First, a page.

Note: I observed the ISS three times recently and was amazed as to how bright it has become.

Find details of sighting possibilities from your location from: Location Index

See where the space station is now: Current Position

The Planets

Southern Hemisphere

Haritina Mogosanu from the Carter Observatory in New Zealand tells us about the southern hemisphere night sky during December 2015.

Welcome to December. My name is Haritina Mogosanu and today I am your starryteller from Space Place at Carter Observatory in Aotearoa, New Zealand. The name December comes from Latin, meaning the tenth. In ancient times, it was the tenth month from the beginning of the year.

December for most of us is the time when we prepare to celebrate together, another rotation of Earth around the Sun. Of course, whilst modern life's standardisation and globalisation sees more and more people adopting this convention, it was not always like that. Different cultures celebrate the new year at different times of the year.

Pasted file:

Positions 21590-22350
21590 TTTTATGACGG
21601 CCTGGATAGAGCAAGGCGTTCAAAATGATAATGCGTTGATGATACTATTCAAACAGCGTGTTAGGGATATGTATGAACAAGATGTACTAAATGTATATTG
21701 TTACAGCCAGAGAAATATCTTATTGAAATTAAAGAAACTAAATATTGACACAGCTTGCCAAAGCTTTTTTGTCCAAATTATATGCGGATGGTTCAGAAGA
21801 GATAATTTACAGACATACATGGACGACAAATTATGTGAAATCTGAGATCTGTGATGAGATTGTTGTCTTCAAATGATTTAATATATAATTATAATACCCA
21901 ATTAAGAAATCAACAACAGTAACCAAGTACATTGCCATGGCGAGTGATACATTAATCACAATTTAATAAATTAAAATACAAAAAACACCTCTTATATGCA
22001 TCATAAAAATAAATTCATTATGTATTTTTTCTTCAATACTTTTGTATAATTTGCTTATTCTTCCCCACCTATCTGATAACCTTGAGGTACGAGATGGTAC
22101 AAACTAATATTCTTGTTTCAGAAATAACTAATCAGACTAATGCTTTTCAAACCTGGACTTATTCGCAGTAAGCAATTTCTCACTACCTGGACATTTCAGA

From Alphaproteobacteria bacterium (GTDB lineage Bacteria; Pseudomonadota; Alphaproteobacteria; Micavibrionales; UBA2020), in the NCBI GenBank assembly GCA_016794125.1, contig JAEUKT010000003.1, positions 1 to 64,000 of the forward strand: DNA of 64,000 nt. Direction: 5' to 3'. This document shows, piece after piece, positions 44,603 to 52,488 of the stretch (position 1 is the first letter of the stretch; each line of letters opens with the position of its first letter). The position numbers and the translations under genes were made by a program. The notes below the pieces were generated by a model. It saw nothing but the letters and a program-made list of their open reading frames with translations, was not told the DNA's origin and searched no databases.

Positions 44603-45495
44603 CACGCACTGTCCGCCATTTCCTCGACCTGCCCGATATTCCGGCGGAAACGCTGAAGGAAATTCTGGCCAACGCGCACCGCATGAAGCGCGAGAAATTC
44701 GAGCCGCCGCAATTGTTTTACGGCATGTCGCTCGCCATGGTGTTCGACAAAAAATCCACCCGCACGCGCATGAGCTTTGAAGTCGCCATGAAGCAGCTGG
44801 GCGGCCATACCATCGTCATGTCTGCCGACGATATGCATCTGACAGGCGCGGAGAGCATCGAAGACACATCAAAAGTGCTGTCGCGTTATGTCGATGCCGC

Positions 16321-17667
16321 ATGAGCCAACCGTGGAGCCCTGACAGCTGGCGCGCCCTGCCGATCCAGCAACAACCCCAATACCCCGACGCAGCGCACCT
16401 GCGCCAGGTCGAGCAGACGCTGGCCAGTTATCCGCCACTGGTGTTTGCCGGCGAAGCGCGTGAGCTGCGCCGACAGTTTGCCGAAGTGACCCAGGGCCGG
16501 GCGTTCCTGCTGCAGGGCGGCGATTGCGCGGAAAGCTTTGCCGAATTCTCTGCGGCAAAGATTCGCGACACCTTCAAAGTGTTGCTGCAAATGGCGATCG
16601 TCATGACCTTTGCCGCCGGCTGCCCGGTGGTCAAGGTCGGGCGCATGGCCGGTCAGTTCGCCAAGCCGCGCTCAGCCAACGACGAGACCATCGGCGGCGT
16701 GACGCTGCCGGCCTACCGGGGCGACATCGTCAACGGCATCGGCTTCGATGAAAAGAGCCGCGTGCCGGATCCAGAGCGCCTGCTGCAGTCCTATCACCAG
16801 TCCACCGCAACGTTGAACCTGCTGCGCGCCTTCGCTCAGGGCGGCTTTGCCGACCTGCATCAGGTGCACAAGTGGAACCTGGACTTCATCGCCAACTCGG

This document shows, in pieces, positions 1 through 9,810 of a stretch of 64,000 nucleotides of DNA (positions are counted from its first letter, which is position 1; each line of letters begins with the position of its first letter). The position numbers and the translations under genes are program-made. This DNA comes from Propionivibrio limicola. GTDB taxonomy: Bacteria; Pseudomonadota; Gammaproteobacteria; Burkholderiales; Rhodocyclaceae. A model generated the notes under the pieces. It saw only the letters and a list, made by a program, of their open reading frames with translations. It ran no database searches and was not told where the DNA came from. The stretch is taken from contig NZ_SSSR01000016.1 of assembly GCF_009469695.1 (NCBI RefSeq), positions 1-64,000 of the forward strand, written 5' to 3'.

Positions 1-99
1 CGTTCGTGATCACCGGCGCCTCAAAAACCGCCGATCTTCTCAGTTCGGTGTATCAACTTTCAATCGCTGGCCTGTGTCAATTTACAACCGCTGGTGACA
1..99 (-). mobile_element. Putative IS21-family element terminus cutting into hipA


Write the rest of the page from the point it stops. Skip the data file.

And it got me thinking.

Where do calendars come from? What do people see when they look at the Stars and the moon and what do these celebrations mean for us in general? And what was their connection to the land?

The Maori have a very special relationship with the Moon. They used the Moon and other celestial bodies to determine time through the year. this enabled the safety of their navigation across the oceans and the safe cultivation of their foods. The moon in new zealand is of a rare beauty as it is birthed from the ocean or it appears from behind the mountains. It appears also upside down to someone like me who is from the other side of the world.